Music and Visual Culture in Renaissance Italy
13-15 June 2019
Humanities Research Institute, University of Sheffield, UK
Flora Dennis (Art History, University of Sussex)
Nicoletta Guidobaldi (Musicology, Bologna University)
Francois Quiviger (Warburg Institute)
Visual representations of music were ubiquitous in Renaissance Italy. Church
interiors were enlivened by altarpieces representing biblical and heavenly musicians,
placed in conjunction with the ritual song of the liturgy. The interior spaces of palaces
and private houses, in which musical recreations were routine, were adorned with
paintings depicting musical characters and myths of the ancient world, and with
scenes of contemporary festivity in which music played a central role. Musical
luminaries and dilettantes commissioned portraits symbolising their personal and
social investment in musical expertise and skill.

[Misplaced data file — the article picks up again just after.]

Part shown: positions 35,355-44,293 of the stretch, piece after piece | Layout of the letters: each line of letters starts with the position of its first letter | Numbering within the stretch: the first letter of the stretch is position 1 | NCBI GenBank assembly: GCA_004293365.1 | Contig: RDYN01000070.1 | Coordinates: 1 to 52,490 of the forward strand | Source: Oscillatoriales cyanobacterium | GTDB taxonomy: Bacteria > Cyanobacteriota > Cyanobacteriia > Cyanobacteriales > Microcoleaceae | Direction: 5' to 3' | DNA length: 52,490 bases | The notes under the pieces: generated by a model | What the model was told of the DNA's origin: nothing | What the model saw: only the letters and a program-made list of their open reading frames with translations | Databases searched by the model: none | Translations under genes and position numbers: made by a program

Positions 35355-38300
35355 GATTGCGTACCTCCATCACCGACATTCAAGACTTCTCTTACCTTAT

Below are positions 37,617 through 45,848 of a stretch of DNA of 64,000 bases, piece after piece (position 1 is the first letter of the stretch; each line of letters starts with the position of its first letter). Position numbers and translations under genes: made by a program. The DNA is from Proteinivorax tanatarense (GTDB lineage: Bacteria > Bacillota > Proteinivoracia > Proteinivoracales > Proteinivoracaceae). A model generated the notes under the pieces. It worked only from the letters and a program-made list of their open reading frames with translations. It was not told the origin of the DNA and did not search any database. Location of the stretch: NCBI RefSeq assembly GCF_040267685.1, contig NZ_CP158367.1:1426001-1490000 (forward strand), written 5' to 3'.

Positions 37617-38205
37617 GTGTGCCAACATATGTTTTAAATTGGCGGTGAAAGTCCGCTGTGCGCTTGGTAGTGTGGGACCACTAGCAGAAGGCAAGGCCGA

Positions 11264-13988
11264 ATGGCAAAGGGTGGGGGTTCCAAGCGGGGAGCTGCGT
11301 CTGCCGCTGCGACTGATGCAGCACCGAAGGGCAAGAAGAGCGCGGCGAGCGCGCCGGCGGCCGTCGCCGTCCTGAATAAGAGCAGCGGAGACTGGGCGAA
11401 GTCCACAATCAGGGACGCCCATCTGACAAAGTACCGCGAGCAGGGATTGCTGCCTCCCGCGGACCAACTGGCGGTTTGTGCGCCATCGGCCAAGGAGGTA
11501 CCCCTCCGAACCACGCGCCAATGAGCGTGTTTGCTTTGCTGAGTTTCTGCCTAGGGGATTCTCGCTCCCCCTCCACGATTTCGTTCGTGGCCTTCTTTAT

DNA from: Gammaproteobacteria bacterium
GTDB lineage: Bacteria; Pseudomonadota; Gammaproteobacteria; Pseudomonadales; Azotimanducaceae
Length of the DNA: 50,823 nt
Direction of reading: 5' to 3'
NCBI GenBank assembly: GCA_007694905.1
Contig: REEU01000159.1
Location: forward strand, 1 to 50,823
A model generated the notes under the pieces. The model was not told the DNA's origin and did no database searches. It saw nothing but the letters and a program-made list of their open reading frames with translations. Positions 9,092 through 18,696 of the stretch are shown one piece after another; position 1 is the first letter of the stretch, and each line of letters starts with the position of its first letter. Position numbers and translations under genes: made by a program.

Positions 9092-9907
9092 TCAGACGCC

Such images both reflected and sustained a musical culture. The strategies adopted
by visual artists when depicting music in any guise betray period understandings of
music shared by artists and their clients. At the same time, Renaissance Italians
experienced music within a visual environment that prompted them to think about
music in particular ways.
This conference will address visual media relevant to music, and written discourse
revealing interactions between visual and musical practices, from the late 14th to the
early 17th century in Italy.